First Line Friday | A Heart Rearranged by Elizabeth Maddrey

Today I’m joining in the fun by sharing a book for First Line Friday. The deal is we pick up the nearest book (or in my case, the nearest device with an ebook in it) and quote the first line.

I’m sharing the first line from A Heart Rearranged  by Elizabeth Maddrey. I’ve including the first two paragraphs to provide context for the intriguing opening line.

“Why are you in here?”

Vanessa Fisher turned, scowling, and saw Topher Adams standing next to three large, rolling coolers with his hands on his hips. The guy might be hot, and his wedding cakes were amazing works of art, but he defined unfriendly and hard to work with. “Checking on flowers. Which I see you moved. Again.”

#FirstLineFriday – A Heart Rearranged by Elizabeth Maddrey @elizabethmaddre #ContemporaryRomance #NewRelease – via @NarelleAtkins Click To Tweet

A Heart Rearranged was a September new release. Here’s the book description:

Her professional life would be perfect, if he’d get out of her way.

Vanessa Fisher delights in providing the flowers for weddings and other social events. Except when Topher Adams is doing the cake. The man is always rearranging her centerpieces and deriding her job. It’s almost as if he’s doing it just to get under her skin.

Topher can get along with everyone—with the notable exception of Vanessa. That woman brings out the worst in him. It wouldn’t be a problem if she wasn’t so good at what she did. As it is, they keep ending up at more and more events together.

Something has to change, and Topher is man enough to take the first step.

When he drops by her shop with a peace offering, he walks in on a tense moment between Vanessa and her mother. Agreeing to be Vanessa’s date at a family dinner is easy. Having her in his debt is just a bonus.

Vanessa realizes spending time with Topher isn’t so bad. Maybe they could continue the charade for a few more weeks.

A fake relationship with Vanessa? What could go wrong?

It’s not like they’re going to fall in love for real . . .

Return to Peacock Hill and reconnect with old friends and make new ones in this clean, Christian contemporary romance full of realistic problems and a journey to lasting love.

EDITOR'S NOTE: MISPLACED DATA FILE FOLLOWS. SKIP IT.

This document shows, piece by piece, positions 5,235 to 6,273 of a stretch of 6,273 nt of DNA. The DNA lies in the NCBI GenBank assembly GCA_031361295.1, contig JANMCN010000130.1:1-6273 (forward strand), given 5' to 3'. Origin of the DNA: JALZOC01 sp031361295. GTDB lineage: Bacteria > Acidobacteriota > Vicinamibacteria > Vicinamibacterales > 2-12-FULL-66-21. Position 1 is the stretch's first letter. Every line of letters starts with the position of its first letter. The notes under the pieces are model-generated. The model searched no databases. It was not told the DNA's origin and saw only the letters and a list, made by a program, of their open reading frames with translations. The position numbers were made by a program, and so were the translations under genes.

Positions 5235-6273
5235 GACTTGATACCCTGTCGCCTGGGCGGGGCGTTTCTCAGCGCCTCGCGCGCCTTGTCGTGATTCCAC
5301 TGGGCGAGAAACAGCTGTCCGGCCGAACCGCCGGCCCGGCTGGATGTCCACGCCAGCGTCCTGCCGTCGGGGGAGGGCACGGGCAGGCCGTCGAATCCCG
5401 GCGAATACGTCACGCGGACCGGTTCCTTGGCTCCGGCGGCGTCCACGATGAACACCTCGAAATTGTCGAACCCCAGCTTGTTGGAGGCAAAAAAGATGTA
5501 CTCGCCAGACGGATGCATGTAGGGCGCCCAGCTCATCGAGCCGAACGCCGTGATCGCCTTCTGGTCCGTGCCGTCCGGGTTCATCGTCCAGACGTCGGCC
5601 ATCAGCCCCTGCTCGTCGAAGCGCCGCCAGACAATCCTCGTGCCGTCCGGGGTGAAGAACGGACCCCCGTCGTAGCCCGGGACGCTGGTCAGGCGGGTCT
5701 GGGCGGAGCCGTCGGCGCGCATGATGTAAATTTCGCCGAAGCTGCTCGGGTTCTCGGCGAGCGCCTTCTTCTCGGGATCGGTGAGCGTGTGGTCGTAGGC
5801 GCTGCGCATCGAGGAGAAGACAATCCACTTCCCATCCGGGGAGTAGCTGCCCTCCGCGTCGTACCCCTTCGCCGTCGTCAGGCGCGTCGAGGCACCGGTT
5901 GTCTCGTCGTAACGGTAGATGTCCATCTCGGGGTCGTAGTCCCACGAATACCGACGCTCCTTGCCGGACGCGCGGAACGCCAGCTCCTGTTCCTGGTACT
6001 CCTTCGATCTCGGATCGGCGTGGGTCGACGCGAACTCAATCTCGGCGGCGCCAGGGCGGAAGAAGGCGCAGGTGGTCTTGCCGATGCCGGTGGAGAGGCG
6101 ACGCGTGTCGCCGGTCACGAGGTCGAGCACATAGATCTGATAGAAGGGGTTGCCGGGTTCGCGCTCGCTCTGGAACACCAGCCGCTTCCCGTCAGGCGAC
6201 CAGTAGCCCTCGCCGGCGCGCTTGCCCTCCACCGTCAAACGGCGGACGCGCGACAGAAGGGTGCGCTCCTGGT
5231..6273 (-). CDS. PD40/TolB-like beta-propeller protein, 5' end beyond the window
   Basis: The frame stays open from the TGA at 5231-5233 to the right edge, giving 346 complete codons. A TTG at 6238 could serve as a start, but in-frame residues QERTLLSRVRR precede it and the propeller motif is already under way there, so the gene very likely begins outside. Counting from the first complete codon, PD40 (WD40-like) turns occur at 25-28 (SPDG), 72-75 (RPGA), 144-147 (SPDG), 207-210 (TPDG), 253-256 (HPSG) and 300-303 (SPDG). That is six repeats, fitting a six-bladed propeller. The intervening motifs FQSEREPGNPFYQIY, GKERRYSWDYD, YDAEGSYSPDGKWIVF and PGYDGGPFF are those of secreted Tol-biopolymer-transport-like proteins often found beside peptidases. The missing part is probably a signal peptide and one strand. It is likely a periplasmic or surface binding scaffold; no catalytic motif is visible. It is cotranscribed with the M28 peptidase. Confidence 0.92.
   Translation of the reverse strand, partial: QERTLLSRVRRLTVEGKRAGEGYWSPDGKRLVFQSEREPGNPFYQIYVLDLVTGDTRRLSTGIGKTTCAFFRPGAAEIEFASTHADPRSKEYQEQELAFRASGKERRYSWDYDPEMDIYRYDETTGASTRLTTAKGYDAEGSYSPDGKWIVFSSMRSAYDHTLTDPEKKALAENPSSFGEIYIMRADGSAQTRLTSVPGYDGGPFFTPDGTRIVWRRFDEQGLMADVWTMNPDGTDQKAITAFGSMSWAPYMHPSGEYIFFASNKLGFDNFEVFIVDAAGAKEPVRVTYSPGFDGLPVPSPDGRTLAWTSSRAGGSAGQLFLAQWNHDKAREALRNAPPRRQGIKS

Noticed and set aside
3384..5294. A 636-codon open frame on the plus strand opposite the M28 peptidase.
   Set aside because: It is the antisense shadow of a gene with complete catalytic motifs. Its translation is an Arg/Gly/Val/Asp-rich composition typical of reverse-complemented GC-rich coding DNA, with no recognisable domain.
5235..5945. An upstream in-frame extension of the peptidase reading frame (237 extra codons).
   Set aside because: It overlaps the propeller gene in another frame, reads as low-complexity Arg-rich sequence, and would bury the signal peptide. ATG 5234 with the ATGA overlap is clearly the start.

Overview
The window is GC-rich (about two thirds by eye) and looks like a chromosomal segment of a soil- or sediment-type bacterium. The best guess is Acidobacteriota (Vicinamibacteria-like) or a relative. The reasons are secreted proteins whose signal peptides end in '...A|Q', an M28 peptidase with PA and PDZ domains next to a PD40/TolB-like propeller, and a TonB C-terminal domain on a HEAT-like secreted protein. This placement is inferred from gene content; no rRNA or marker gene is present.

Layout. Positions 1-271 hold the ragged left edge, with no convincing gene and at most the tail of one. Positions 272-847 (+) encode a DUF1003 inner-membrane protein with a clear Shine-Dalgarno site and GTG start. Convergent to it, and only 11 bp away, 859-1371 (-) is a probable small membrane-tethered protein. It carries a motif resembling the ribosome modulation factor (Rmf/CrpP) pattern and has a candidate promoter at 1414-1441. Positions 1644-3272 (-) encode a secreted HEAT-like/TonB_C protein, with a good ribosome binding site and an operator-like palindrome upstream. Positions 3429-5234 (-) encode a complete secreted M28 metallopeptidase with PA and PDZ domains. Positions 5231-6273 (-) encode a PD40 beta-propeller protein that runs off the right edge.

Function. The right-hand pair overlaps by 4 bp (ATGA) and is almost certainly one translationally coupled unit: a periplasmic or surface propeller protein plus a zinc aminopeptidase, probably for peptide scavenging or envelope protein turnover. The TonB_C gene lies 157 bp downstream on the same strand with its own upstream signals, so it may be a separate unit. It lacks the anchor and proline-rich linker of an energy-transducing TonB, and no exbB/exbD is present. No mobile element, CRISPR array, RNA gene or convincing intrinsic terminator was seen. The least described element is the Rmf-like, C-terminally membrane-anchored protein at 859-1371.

Click the image below for the Hoarding Books Blog to check out the opening lines posted today by the #FirstLineFriday bloggers. Share the opening line from a book in the comments. Happy Reading!

First Line Fridays hosted by Hoarding Books

Join the Conversation


  1. Happy Friday! The book I’m featuring on my blog this week is a nonfiction by Ariniko O’Meara, A City Saunter Story. Here’s the first line to Chapter 40: “Whatever you do, don’t walk Baker Street!” I read the message three times. As much as I knew my friend meant well, I felt she wasn’t fully grasping my project.
    Have a wonderful weekend!

  2. Over on my blog this week, I’m sharing the first line from Jody Hedlund’s newest YA book, Foremost.
    Here I’ll share the first line of a book I’m nearly finished reading, Aiming for Love by Mary Connealy.
    “Josephine Nordegren floated through the woodland silent as a ghost.”

  3. Happy Friday!

    Today on my blog I’m sharing the first line from Christmas in Winter Hill by Melody Carlson. I’m currently reading Freedom’s Kiss by Sarah Monzon. I’m just starting chapter 29, so I’ll share the first line from there.

    “Florida, 1832
    Winnie felt like a cow being led to slaughter, just waiting her turn to stand before the butcher with a club in his hand.”

    Hope you have a great weekend filled with excellent reading time. ?❤?

  4. My first line is from chapter 2 of Something Old, Something New by Kathleen Maher in Lessons on Love novella collection by Barbour:

    A brisk breeze blew in from the Hudson on Josh’s early morning walk, and he drew in the earthy scents of river and pine.

  5. Happy Weekend! My first line is from “Least Expected” by Autumn Macarthur:

    “Maggie Golding ran her fingers through her multi-coloured hair, planted her hands on her hips, and took a step back to examine the latest window display she’d created for Pettett and Mayfields London department store.”

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